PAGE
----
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Saturday, 30 June 2007

Travel Lithuania! - Page 5

Written by Christina Kay Bolton
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Looking for a safe place to explore with friendly and beautiful people, ancient castles, magnificent churches, cobblestone streets, quiet forests, thousands of lakes, huge sand dunes, and sparkling beaches lining the sea?

The new Druskininkai Aqua Park is worth a visit while you’re here – it’s a fun, high action place in contrast to the calm feeling of most of the other places in town. It features the longest water slide in the Baltics – a crazy, twisting, turning thing that you walk up and up and up just to get to its beginning. There are a variety of pools, waterfalls, waves, and currents propelling you in certain directions, and way too many tacky plastic palm trees! Even with all the different pools, none are really a straight lap pool, so I gave up trying to swim through the figure 8’s and jet streams, grabbed an inner tube and headed to the wave pool where 1 meter tall waves plunge the rings into one another uncontrollably, kind of like bumper cars. If you get tired of this you can spin around the perimeter in your float as the forceful current carries you.


An assortment of Jacuzzi’s sit atop fake rock formations and there is an area for small children with brightly colored inflatable toys. Kids and families abound in the whole place which lends to the wild atmosphere. There is also a large ‘resting room’ filled with cloth lounge chairs and playing relaxation music, but there was absolutely no one in it.


You can duck into the sauna and steam room as well, but if you’re really looking for serious sauna’s, you should try their Complex of Baths ‘Alita’ with 18 styles of saunas and steam rooms including: Russian, Finnish, Roman, Japanese, Spanish, Turkish baths, and Hammams with the appropriate decoration in each. I didn’t visit this building since it was over 90 degrees outside and I couldn’t bear the thought of more heat.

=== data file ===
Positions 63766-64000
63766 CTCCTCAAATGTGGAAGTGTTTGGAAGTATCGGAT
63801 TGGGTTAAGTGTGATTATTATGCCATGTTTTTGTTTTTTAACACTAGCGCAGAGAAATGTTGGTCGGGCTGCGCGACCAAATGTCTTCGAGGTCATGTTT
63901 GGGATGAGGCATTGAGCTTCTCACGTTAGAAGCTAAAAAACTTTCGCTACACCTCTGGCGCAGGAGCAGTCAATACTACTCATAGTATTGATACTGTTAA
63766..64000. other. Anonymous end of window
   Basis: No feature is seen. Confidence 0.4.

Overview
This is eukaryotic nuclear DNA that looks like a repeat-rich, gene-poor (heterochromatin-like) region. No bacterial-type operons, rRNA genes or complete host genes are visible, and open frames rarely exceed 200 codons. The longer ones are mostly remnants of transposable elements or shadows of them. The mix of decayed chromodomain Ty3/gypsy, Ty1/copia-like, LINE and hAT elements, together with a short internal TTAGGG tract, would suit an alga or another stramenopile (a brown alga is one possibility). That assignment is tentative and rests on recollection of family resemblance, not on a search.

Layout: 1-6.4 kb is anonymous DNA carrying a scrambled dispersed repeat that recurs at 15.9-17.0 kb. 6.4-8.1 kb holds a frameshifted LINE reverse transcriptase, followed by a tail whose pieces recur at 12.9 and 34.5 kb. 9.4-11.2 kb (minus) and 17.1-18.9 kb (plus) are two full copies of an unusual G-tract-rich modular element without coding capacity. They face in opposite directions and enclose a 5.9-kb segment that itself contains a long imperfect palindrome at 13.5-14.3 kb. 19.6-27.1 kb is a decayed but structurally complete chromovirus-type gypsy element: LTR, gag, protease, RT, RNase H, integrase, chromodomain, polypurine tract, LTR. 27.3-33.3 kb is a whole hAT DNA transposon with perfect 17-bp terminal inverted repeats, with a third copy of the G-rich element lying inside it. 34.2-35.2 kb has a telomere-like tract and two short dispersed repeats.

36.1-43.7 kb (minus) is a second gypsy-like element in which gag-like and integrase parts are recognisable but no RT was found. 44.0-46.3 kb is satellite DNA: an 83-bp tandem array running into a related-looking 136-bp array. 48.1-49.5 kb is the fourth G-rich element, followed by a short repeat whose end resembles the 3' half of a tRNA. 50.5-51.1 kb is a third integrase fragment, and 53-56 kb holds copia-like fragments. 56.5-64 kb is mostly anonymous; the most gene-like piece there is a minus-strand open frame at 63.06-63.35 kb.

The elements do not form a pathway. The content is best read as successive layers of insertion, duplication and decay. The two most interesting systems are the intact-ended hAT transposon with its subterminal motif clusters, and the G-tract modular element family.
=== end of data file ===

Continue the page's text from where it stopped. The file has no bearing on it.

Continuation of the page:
If you visit you’ll notice that the prices differ by which complex you want to use and how many hours you want to spend. I thought it was strange at first, but then I saw that other pools also charge by the hour. They’ll give you a bracelet that has the times you paid for programmed in and also works as a key for the lockers. The way the place is set up is confusing, you walk into a cubicle to change and the door on the other side leads out into either the men’s or women’s locker area, but its not well marked as to which is which, so I saw both women and men as I searched for the right place. The shower areas on your way to the pools are marked, though. Your best bet is to avoid changing in the locker area altogether and go from the shower area directly to the little cabins.


lithuaniaI also took a boat trip down the Nemunas to Liskiava, a small town in the National Park with a beautifully restored church. The boat moved slowly down the yellowish river and I doubted the river’s cleanliness as we moved past many drains spilling into the river and there were strong agricultural smells in places. When we reached the dock near the town a tour guide met the boat and led people up the hill to the church and monastery, then talked for about 20 minutes in Lithuanian about its history. When she was thru I asked her what she’d said (since she spoke some English) and she told me: “old church and monastery, meet at the boat at 4:40,” so I imagine I missed a few things! I found out later that Liskiava was the site of a 14th century castle as well, so that was probably what some of the talk was about. I wasn’t that impressed with this trip, but I may have been more so if I’d had more understanding. And if you aren’t able to get out to any of the countryside on your own, it’s not a bad way to visit a small town, you could look around the church for a short time, then wander the dirt roads and see the pretty little houses with huge stacks of firewood that keep these communities going all winter.

(Page 5 of 9)
Last modified on Sunday, 16 December 2012

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